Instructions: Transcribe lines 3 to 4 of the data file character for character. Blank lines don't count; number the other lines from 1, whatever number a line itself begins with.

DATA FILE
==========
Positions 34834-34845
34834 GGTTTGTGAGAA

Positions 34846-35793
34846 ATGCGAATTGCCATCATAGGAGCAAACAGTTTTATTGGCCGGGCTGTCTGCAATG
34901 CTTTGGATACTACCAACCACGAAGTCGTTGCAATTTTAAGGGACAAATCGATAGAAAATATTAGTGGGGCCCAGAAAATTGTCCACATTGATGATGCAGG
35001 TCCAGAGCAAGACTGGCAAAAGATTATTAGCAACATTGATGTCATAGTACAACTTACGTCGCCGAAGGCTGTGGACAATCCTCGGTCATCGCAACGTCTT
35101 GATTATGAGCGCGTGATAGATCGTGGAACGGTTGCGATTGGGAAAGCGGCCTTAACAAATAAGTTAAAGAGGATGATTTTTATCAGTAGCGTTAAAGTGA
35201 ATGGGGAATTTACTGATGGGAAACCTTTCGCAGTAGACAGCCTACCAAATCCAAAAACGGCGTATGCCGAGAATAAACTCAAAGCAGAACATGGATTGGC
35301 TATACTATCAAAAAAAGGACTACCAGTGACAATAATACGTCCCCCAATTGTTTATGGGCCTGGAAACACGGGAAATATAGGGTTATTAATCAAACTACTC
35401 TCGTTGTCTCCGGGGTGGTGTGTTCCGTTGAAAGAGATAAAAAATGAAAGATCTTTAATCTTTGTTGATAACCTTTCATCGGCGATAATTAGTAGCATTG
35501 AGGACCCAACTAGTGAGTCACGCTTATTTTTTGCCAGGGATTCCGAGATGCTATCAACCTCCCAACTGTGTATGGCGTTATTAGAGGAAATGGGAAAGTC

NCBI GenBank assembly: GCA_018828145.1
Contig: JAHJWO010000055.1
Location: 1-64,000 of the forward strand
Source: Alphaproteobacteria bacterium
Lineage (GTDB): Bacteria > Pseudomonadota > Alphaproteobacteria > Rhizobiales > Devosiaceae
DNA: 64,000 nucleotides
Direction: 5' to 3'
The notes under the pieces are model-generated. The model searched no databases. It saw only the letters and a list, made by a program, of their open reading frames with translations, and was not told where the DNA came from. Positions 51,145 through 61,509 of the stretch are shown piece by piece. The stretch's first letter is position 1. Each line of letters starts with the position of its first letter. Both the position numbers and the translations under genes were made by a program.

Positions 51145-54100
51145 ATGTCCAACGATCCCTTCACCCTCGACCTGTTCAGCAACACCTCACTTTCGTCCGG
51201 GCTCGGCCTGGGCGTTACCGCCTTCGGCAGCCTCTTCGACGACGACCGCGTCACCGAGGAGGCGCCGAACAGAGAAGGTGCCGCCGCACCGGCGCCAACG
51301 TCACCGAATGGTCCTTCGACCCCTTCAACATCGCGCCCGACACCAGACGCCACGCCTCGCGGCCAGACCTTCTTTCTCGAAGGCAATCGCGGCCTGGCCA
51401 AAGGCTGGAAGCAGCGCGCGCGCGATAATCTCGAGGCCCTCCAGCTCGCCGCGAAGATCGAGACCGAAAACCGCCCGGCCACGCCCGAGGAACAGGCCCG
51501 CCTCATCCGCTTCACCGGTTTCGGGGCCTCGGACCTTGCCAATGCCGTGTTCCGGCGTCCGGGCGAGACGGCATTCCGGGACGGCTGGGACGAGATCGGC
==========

Positions 34846-35793
34846 ATGCGAATTGCCATCATAGGAGCAAACAGTTTTATTGGCCGGGCTGTCTGCAATG